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Duty to Defend - Paper (April 2008)

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Paper regarding the duty to defend under an insurance policy, presented in April 2008 at Lorman Education Services seminar, Update on Insurance Issues in Texas

Paper regarding the duty to defend under an insurance policy, presented in April 2008 at Lorman Education Services seminar, Update on Insurance Issues in Texas

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  • 1. THE DUTY TO DEFEND AMY E. STEWART REBECCA M. ALCANTAR WILSON, ELSER, MOSKOWITZ, EDELMAN & DICKER LLP 5000 Renaissance Tower 1201 Elm Street Dallas, Texas 75270 214.698.8000 – Telephone 214.698.1101 – Facsimile www.wilsonelser.com Lorman Education Services UPDATE ON INSURANCE ISSUES IN TEXAS April 22, 2008 Dallas, Texas Any opinions expressed in this article are those of the authors alone and not necessarily those of Wilson Elser or its clients 370286.1
  • 2. ABOUT THE AUTHORS Rebecca M. Alcantar is a partner in the Dallas office of Wilson, Elser, Moskowitz, Edelman & Dicker LLP. She has extensive experience handling a variety of litigation matters in practice areas such as health care liability claims, insurance disputes, premises liability, construction, environmental/toxic tort claims and product liability. Ms. Alcantar’s practice also includes providing risk management assessments to transportation clients on the prevention and management of catastrophic casualty claims. Additionally, she represents domestic and international clients and insurers at trials, hearings, depositions, mediations and arbitrations. Ms. Alcantar maintains an active trial docket, with the balance of her practice consisting of the defense of litigation matters in state and federal courts. She earned her B.A. degree from The University of Texas at Austin and a J.D. degree from Texas Tech University School of Law, where she was associate editor of the Texas Tech University Law Journal. Amy E. Stewart is a partner in the Dallas office of Wilson, Elser, Moskowitz, Edelman & Dicker LLP. Her litigation practice encompasses business and commercial litigation, insurance coverage and bad faith litigation, managed care litigation, construction disputes and appellate matters. Ms. Stewart has successfully represented clients in both state and federal court litigation, as well as in arbitration and mediation. Her practice includes representation of clients in both state and federal appellate courts, including the Texas Supreme Court, on a wide variety of matters. Ms. Stewart dedicates a significant portion of her practice to the representation of liability insurers, serving as insurance coverage and monitoring counsel for claims under directors and officers liability, fiduciary liability, employee benefits errors and omissions, and professional liability policies. She earned a B.S. degree from Liberty University and her J.D. degree from the University of Virginia School of Law. The authors would like to express their appreciation to Amber Pickett for her assistance in the preparation of these materials. Ms. Pickett is an associate in the Dallas office of Wilson, Elser, Moskowitz, Edelman & Dicker LLP. She practices with the insurance coverage and litigation sections of the firm. Ms. Pickett earned her B.A. degree from Rice University and a J.D. degree from University of Texas School of Law. 370286.1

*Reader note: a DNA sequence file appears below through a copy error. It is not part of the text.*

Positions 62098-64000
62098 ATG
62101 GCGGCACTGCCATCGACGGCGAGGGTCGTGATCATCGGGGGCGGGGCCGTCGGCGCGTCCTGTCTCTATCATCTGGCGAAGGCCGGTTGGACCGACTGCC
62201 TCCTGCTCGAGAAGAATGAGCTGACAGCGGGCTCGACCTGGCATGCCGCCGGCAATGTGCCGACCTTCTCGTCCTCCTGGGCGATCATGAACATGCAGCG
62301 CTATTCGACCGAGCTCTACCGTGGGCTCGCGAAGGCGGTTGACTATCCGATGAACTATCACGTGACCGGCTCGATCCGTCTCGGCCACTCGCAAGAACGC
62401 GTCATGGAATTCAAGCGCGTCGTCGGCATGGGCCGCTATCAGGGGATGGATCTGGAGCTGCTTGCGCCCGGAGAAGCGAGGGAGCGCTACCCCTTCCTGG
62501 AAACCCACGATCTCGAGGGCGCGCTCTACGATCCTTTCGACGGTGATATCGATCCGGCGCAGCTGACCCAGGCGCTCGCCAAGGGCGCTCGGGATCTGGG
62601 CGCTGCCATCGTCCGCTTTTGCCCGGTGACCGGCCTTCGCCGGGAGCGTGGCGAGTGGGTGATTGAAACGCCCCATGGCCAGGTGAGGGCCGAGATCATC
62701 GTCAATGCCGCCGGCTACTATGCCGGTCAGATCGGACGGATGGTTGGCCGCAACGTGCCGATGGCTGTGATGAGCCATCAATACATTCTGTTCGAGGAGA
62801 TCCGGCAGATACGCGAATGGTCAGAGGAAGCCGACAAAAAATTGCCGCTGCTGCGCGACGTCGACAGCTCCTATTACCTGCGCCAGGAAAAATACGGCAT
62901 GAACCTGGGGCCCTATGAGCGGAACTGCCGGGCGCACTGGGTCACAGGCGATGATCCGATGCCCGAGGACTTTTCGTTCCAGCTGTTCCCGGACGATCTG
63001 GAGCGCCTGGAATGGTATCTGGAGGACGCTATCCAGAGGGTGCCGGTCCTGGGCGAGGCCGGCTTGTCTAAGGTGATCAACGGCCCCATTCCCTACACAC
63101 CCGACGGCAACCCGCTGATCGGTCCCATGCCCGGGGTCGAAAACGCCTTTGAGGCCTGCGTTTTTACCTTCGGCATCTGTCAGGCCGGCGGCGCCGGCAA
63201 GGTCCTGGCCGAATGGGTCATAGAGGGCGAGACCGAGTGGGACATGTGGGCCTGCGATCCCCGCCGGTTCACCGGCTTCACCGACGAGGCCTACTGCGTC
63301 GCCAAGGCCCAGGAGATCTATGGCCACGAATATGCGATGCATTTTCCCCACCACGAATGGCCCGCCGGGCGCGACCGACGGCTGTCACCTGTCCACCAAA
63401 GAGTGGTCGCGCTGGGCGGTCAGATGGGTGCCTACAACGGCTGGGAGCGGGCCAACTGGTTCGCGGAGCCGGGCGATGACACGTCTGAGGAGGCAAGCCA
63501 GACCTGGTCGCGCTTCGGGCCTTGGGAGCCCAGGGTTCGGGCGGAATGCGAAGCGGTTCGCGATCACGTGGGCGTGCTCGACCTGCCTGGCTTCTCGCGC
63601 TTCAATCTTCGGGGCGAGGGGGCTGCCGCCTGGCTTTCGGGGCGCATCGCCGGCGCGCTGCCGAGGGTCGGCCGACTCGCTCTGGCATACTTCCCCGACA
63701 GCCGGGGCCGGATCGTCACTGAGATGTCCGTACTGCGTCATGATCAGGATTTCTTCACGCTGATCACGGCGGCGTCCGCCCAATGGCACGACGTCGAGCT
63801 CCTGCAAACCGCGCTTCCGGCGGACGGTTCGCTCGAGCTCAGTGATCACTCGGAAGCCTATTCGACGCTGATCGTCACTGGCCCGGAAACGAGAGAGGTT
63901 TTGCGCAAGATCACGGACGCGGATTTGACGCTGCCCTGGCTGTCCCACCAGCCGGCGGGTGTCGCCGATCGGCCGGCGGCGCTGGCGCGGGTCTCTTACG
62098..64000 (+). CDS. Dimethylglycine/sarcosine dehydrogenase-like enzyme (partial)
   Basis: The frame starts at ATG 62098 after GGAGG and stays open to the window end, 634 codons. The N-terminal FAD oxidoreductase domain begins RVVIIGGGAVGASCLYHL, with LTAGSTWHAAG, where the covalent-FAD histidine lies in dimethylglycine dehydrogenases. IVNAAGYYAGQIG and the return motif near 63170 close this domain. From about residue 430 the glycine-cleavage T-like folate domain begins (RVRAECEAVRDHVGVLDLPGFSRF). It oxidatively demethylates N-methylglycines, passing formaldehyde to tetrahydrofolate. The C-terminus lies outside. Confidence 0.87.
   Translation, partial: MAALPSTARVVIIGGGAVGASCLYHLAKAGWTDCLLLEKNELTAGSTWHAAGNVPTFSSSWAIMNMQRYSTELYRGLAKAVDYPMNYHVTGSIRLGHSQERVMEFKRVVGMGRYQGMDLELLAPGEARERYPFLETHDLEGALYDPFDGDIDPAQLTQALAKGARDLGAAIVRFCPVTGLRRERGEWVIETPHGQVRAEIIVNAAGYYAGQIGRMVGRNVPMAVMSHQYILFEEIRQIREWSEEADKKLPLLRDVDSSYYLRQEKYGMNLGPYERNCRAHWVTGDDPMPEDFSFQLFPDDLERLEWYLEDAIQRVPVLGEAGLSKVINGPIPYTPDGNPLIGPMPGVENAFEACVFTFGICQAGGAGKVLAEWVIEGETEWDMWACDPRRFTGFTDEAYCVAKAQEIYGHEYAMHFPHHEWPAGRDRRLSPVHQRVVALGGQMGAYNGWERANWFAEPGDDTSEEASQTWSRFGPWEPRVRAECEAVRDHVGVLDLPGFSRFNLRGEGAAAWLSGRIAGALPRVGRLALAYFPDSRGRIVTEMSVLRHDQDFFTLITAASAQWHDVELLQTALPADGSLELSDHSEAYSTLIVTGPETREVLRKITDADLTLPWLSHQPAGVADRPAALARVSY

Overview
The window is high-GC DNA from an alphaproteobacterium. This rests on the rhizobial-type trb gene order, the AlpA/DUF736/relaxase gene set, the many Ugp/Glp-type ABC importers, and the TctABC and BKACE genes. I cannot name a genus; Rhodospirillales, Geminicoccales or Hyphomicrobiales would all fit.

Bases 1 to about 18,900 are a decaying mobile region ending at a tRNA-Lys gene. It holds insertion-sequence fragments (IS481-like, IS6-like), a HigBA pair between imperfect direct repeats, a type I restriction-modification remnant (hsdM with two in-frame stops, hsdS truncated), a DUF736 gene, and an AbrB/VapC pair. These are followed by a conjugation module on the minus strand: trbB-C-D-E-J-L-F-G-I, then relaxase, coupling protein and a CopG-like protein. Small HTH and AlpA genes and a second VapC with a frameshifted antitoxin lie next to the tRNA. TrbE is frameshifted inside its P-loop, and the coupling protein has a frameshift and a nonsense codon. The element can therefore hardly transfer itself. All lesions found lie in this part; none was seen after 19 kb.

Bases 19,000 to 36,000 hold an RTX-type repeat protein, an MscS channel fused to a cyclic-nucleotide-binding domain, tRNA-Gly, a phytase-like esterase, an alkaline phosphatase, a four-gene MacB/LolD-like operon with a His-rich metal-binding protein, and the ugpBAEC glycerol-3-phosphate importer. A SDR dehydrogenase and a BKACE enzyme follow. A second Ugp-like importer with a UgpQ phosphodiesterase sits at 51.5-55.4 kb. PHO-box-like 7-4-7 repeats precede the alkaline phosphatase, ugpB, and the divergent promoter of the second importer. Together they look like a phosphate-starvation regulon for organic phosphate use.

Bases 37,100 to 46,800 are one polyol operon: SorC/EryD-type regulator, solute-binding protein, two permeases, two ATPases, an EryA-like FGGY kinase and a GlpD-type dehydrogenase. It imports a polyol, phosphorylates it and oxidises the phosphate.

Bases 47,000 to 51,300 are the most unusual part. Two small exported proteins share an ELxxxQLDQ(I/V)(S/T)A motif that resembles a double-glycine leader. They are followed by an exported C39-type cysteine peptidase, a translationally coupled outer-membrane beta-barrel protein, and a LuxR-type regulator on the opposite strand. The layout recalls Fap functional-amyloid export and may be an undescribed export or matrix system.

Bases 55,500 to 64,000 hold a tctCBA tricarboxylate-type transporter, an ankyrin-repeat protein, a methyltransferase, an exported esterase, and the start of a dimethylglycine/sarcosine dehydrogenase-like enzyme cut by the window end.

• 3. THE DUTY TO DEFEND Amy E. Stewart Rebecca M. Alcantar In recent years, insurance cases have seen substantial activity in the Texas Supreme Court, resulting in several key decisions that have made a significant impact on issues relating to liability insurance policies. Most notably on duty to defend issues, the supreme court declined to recognize an exception to the eight-corners rule in GuideOne, a case involving “mixed” extrinsic evidence relating to both coverage and the merits of the underlying case. Although debate persists regarding whether the supreme court would recognize a more narrow exception if presented with the issue, most courts seem to be applying the exception acknowledged in the GuideOne decision for extrinsic evidence that relates only to coverage and does not challenge the merits of the underlying case. Lamar Homes was an important decision last year, in which the supreme court applied the Texas prompt-payment statute to claims for breach of a liability insurer’s duty to defend, resulting in the imposition of penalty interest on unpaid defense costs. Also relevant to the duty to defend, the supreme court has been asked to consider, in Warrantech, whether the fortuity doctrine may be applied in an eight-corners analysis to defeat the duty to defend or whether a complete departure from the traditional rule is warranted for fortuity cases. 370286.1 – Page 1